Iran-backed militias in Syria and Iraq have vowed to join the Houthis in Yemen to fight against the Saudi-led coalition, The Long War Journal reported yesterday.
Abu Waala Al-Wa’eli, the secretary-general of the Kata’ib Sayyid Al-Shuhada (KSS), declared that he is “a soldier standing at the signal of Sayyid Abdel Malik Al-Houthi,” the leader of the Houthi movement in Yemen. He added that the KSS is “a faction among your factions O Ansar Allah”, using the official name of the Houthis.
This is not the first time that the KSS has looked to fight beyond Syria and Iraq. It threatened to “strike and destroy” Saudi Arabia after the death penalty was confirmed for the Shia cleric Nimr Al-Nimr by the Saudi authorities in 2015.
Late last week, Abdul Malik Al-Houthi expressed gratitude to both the Lebanese Hezbollah and KSS, insinuating a close connection with the Iran-aligned groups: “We express our thanks and appreciation for all the free and honourable people who expressed solidarity with our people… starting with the master of the resistance and the jihad of God’s promise and man of loyalty and great honour, Hasan Nasrallah, the Secretary-General of Hezbollah.”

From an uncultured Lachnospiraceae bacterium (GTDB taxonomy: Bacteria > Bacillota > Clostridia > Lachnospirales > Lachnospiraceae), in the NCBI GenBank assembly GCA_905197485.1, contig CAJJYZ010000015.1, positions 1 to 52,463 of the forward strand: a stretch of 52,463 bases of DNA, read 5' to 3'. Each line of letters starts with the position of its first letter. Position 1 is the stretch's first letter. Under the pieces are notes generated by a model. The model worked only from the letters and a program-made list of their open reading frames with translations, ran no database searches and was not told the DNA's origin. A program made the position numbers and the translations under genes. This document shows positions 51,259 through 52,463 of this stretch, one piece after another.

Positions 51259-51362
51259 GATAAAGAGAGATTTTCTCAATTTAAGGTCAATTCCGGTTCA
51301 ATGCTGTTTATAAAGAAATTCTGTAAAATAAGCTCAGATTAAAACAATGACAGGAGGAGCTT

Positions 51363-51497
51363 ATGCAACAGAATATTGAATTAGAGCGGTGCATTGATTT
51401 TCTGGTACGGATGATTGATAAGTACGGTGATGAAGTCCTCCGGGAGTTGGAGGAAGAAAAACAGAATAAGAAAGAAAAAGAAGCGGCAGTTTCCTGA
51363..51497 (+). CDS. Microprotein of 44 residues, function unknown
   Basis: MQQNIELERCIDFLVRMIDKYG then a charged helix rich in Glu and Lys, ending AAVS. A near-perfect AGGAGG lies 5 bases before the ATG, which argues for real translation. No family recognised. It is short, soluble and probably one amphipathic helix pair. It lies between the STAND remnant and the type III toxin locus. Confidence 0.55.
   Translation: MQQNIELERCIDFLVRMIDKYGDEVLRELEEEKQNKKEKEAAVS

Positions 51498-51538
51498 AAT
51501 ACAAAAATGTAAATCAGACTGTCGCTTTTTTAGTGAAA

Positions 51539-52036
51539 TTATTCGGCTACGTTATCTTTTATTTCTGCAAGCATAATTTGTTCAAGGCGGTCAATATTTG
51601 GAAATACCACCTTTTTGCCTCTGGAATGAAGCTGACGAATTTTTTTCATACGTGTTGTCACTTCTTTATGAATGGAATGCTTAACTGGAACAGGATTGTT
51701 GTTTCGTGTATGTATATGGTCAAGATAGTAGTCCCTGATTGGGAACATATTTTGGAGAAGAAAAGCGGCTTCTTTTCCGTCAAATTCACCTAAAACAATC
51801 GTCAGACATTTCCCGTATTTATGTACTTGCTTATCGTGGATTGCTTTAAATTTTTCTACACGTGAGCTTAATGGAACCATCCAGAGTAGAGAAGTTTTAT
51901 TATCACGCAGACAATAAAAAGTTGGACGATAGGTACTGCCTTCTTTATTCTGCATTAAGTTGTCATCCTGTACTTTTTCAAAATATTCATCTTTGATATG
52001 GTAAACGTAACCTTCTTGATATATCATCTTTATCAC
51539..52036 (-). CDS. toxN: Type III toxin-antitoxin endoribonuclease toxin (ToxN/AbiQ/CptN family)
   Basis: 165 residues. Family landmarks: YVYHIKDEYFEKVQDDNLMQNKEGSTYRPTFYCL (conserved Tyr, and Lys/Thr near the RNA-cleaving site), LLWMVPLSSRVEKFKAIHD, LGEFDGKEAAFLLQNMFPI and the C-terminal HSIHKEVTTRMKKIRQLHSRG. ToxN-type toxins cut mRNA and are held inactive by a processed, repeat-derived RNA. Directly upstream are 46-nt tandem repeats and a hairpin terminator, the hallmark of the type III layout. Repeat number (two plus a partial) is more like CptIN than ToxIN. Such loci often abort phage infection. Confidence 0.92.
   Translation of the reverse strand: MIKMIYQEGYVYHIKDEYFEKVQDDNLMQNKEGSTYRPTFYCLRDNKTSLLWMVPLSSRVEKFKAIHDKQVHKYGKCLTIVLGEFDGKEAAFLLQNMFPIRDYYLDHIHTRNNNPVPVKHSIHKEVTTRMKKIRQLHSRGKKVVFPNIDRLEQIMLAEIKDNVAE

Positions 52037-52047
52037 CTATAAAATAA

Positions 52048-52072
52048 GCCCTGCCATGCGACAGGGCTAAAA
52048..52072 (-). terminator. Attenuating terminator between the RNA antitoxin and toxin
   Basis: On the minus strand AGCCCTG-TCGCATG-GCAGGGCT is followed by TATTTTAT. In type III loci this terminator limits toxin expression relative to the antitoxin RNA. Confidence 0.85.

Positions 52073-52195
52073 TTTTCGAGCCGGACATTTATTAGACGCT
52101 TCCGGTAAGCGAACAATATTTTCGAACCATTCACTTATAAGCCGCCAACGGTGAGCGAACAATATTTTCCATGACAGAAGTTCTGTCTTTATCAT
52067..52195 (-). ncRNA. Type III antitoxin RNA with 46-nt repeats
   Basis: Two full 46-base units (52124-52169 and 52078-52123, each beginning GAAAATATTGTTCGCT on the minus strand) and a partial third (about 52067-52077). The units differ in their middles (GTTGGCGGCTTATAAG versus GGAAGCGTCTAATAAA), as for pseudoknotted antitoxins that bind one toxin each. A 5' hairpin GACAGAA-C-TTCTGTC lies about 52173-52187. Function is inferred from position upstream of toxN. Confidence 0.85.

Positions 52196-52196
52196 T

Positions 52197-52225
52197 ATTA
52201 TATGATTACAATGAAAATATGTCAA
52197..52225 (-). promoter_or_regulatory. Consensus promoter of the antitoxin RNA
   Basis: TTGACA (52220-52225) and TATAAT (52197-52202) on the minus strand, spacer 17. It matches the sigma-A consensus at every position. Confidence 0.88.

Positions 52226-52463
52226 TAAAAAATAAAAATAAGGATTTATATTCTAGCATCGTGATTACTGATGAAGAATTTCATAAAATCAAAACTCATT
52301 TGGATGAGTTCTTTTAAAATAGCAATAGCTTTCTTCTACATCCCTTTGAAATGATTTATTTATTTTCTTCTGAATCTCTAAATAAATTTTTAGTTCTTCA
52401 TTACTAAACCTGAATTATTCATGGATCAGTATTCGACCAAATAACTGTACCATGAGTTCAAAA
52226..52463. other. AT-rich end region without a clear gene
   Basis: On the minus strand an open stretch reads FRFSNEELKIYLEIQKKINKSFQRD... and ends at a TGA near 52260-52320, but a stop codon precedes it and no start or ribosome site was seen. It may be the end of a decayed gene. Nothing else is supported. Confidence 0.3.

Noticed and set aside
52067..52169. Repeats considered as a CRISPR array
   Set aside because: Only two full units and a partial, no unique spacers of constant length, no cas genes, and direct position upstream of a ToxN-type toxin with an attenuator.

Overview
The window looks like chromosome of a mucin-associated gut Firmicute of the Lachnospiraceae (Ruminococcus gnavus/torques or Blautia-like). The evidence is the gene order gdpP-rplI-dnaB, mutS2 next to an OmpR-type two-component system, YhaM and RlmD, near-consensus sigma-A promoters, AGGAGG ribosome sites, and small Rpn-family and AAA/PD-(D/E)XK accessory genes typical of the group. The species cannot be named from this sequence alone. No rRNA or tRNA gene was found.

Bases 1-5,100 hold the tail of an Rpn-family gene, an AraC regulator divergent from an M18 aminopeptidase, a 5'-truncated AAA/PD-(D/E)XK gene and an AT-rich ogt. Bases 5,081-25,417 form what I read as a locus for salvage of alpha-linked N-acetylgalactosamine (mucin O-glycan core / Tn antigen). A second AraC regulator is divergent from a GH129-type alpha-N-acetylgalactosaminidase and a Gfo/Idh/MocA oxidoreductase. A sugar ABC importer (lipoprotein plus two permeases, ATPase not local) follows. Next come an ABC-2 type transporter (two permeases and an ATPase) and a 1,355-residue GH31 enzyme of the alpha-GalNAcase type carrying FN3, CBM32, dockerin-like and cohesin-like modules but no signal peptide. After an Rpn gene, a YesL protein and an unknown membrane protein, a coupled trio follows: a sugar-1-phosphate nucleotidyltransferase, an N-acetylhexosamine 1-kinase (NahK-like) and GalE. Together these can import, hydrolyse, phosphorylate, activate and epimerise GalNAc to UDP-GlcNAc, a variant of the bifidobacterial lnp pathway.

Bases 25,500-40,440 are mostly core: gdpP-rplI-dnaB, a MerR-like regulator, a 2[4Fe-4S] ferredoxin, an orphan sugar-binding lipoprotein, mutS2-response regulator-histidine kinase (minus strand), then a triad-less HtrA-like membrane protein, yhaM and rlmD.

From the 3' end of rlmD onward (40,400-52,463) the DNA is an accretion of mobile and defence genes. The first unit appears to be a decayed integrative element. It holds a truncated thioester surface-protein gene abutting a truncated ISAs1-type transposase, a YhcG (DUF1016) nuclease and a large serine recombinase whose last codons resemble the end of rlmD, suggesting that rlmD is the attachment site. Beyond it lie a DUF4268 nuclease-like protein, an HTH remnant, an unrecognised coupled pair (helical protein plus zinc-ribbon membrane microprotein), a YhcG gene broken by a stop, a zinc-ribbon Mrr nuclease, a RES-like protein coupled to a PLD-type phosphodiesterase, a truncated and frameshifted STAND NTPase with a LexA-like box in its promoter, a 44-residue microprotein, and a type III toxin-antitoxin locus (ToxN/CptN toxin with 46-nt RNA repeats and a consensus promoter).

Referring to the KSS statement, Al-Houthi added, “We also want to express our thanks and appreciation for the free and loyal people of Iraq, who declared their position of solidarity with the people of Yemen.”
‘Evidence’ of Iranian presence in Yemen mounting
In a press conference yesterday, Colonel Turki Al-Maliki, a spokesperson for the Saudi-led coalition, claimed there is evidence of foreign military experts training the Houthis in Yemen. Al-Maliki went on to allege that there is a Hezbollah presence in northern Yemen, and that the Houthis have been trained on military communications.
The Saudi-led coalition and the Yemen government led by Abdrabbuh Mansur Hadi have continuously accused Iran of funnelling weapons to the Houthis. The accusations followed the firing of ballistic missiles into Saudi Arabia, posing a major threat to the Kingdom’s national security.
The conflict in Yemen escalated in 2015 when Saudi Arabia and its Sunni-Arab allies launched a massive air campaign aimed at rolling back Houthi gains. More than 15,000 Yemenis have been killed according to the UN and millions continue to suffer in what it has declared to be the worst humanitarian crisis in the world.